UPDATE: 5 October 2020
Below we have given a brief overview of what you need to know and do to be ready for 1 January 2020.
With negotiations between Great Britain and the EU ongoing, the situation and implications for business travellers are in a state of flux. However, we’re constantly monitoring all developments. Below is the current status and we’ve put together these general points which all travellers (business and leisure) will need to consider come the New Year.
- Most countries have a limit on the value of goods you can bring in duty free. you think you’ll be over the duty free limit, you can usually get an ATA Carnet to avoid paying duty. This includes things like:
- samples to show at trade fairs or sales meetings
- publicity materials
- recorded film and audio
- equipment you need for work like laptops, cameras or sound equipment
- goods for educational, scientific or cultural purposes
- personal effects and sports goods
- You will also need a licence if you are moving controlled good including technology, medicine and machinery. Check if your goods are controlled and you need a licence.
- Depending on your residency status, you may have to pay tax in the country you are travelling to work in. So if you are a UK resident but travelling for work in the EU, you will need to tell HMRC you’ll be working in the EU. Also Check whether you’ll need to pay social security contributions in the country you’re working in.
With an election looming and Brexit delayed, a lot of uncertainty for travellers with British passports looks set to remain into 2020. We have compiled a quick guide explaining what Brexit could mean for you as a business traveller.
Last updated: 15.34 November 12th 2019
Rules for Passports: No Deal
The rules for travel to most* countries in Europe will change if the UK leaves the European Union (EU) with no deal.
New rules will apply for travel to Europe if the UK leaves the EU without a deal.
You should have at least 6 months left on an adult or child passport to travel to most countries in Europe (not including Ireland).
If you renewed your current passport before the previous one expired, extra months may have been added to its expiry date. Any extra months on your passport over 10 years may not count towards the 6 months needed.
The new rules will apply for travel to and between most countries in Europe. These are:
Andorra, Austria, Belgium, Bulgaria, Croatia, Cyprus, Czech Republic, Denmark, Estonia, Finland, France, Germany, Greece, Hungary, Iceland, Italy, Latvia, Liechtenstein, Lithuania, Luxembourg, Malta, Monaco, Netherlands, Norway, Poland, Portugal, Romania, San Marino, Slovakia, Slovenia, Spain, Sweden, Switzerland and Vatican City.
The new rules do not apply when travelling to Ireland.
VISAs: No Deal
The European Parliament has confirmed that UK travellers won’t need a visa to travel to the EU after Brexit for short-term business or leisure trips, even if the UK leaves without a deal. UK citizens will be able to visit the EU for up to 90 days within a 180-day period without a visa.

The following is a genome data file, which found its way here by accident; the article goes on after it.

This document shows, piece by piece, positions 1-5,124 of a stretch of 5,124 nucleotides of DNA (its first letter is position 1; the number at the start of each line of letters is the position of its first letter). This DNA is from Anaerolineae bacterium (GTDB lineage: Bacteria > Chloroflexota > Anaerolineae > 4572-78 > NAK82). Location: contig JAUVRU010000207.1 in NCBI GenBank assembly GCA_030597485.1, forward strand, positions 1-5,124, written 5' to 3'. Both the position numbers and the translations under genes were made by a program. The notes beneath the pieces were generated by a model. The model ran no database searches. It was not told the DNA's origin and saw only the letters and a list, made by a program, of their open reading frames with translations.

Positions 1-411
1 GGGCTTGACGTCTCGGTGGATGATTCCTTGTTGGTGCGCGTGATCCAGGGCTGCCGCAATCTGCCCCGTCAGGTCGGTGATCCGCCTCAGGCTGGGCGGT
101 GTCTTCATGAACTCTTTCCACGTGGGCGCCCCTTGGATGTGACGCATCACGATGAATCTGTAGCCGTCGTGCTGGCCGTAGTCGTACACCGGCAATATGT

Driving License: No Deal
As long as you have a full UK driving licence, you don’t currently need an additional licence to drive in the EU. This will change in a no-deal scenario for certain countries. Depending on your destination, and the length of your stay, UK licence holders looking to drive in the EU after a no-deal Brexit may need to apply for an International Driving Permit.
Full details about International Driving Permits, including what permit you need for each country can be found at gov.uk
There are a number of different permits available for different countries within the EU, so you should check carefully which permit is required for each country you intend to drive within, as you may need more than one permit to comply with the law.
If required, International Driving Permits cost £5.50 and are available directly from the Post Office, you can find your nearest branch here.
The Government is also advising that you will need a GB sticker for your car when driving in the EU after Brexit.
European Health Insurance Card & Travel Insurance: No Deal
The European Health Insurance Card (EHIC) allows any EU citizen to access state medical care when they are travelling in another EU country. In the event of a no-deal Brexit, UK registered EHICs will no longer be valid.
Data Roaming: No Deal
Under EU rules, the cost of making calls, sending messages or using the internet on your phone in the EU is the same in the UK. If the UK leaves without a deal these rules will no longer apply – however, some UK companies have said they may continue to offer this benefit to their customers. Before you travel, check with your mobile phone provider about the costs of using your phone in the EU.
AGREED BREXIT DEAL
If the UK leaves with the current proposed deal, then there will be a transition period until the end of 2020, in which little will actually change. EU citizens and UK nationals will continue to be able to travel freely with a passport or identity card until the end of the transition period in 2020.
All information was correct at the time this information was compiled.
We endeavour to update the information on a regular basis, but please be sure to check the latest news and changes as they happen.
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The GBTA (Global Business Travel Association) recently surveyed 220 travel managers in the US and Canada to ascertain how they expect the management of business travel may change following the Covid-19 pandemic.